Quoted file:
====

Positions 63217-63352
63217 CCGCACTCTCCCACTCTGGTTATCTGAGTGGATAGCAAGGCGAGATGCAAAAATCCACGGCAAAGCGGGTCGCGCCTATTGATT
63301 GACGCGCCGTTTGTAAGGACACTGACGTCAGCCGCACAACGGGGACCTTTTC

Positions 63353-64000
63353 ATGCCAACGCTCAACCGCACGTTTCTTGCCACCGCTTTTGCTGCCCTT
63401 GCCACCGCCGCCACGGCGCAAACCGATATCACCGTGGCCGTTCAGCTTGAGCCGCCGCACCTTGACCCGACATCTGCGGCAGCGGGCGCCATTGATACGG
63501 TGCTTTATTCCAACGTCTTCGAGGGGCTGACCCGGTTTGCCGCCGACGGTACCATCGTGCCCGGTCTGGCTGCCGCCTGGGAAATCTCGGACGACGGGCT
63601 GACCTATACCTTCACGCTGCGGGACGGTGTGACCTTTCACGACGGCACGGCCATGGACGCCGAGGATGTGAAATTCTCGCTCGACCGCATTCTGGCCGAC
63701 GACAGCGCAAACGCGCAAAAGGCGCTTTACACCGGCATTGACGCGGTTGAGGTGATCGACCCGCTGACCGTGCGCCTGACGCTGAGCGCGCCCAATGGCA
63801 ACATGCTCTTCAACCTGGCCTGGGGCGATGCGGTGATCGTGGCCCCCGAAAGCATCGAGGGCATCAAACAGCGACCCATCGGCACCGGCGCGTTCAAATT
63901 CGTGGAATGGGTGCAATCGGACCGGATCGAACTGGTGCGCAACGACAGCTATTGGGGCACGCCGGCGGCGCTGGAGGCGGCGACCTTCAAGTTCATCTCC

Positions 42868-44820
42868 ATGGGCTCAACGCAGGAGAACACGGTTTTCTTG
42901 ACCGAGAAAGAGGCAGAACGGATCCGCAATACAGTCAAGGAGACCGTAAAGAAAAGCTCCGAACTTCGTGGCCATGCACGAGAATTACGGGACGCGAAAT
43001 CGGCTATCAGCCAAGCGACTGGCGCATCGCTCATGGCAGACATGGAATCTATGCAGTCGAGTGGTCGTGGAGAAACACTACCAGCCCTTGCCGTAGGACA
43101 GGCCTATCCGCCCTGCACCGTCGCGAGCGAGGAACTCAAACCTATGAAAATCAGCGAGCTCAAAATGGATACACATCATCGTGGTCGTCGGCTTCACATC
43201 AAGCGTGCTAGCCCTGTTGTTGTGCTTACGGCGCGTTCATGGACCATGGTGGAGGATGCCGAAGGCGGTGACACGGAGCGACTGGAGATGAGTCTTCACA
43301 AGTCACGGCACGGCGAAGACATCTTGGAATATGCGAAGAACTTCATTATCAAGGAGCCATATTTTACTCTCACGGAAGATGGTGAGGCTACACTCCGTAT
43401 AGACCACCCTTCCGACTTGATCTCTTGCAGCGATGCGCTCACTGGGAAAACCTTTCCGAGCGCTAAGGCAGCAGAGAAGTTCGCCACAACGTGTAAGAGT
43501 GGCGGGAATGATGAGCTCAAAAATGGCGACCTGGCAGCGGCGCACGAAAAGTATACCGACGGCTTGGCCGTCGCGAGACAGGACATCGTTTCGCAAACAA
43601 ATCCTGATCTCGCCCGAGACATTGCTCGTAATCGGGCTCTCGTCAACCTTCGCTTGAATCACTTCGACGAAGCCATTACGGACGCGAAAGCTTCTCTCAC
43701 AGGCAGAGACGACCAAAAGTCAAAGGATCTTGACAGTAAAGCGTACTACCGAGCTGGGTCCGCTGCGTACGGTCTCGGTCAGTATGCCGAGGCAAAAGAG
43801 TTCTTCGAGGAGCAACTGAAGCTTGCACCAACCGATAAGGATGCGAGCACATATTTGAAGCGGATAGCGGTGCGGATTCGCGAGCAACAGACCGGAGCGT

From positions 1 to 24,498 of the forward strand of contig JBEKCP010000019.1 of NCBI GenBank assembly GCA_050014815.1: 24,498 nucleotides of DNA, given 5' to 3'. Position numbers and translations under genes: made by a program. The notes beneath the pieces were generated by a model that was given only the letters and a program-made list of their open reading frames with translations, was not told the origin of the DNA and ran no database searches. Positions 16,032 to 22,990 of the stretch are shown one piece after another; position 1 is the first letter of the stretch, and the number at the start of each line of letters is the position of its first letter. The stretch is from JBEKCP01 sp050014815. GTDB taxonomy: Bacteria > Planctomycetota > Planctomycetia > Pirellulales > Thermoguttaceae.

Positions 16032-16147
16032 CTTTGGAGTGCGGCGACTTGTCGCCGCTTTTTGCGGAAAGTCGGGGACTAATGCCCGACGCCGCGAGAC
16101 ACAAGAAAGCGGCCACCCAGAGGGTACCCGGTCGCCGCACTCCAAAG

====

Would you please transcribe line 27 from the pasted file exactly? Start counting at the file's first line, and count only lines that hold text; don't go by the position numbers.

16101 ACAAGAAAGCGGCCACCCAGAGGGTACCCGGTCGCCGCACTCCAAAG